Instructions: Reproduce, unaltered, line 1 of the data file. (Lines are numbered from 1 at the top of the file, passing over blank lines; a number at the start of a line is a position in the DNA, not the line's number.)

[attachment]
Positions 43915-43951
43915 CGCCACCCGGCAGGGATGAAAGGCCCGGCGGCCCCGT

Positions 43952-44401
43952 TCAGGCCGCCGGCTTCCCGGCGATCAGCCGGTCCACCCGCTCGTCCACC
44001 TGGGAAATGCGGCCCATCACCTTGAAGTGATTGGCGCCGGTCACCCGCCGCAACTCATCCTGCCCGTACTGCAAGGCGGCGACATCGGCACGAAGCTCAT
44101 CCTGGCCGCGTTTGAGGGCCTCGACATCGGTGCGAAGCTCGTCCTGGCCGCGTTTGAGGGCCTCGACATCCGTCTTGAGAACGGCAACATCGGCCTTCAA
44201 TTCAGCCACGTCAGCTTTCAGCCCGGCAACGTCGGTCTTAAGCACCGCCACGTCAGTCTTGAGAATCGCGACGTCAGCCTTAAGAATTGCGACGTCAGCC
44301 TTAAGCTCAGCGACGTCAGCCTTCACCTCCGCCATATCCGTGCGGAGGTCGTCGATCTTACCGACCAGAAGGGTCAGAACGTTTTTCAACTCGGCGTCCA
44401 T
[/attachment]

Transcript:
Positions 43915-43951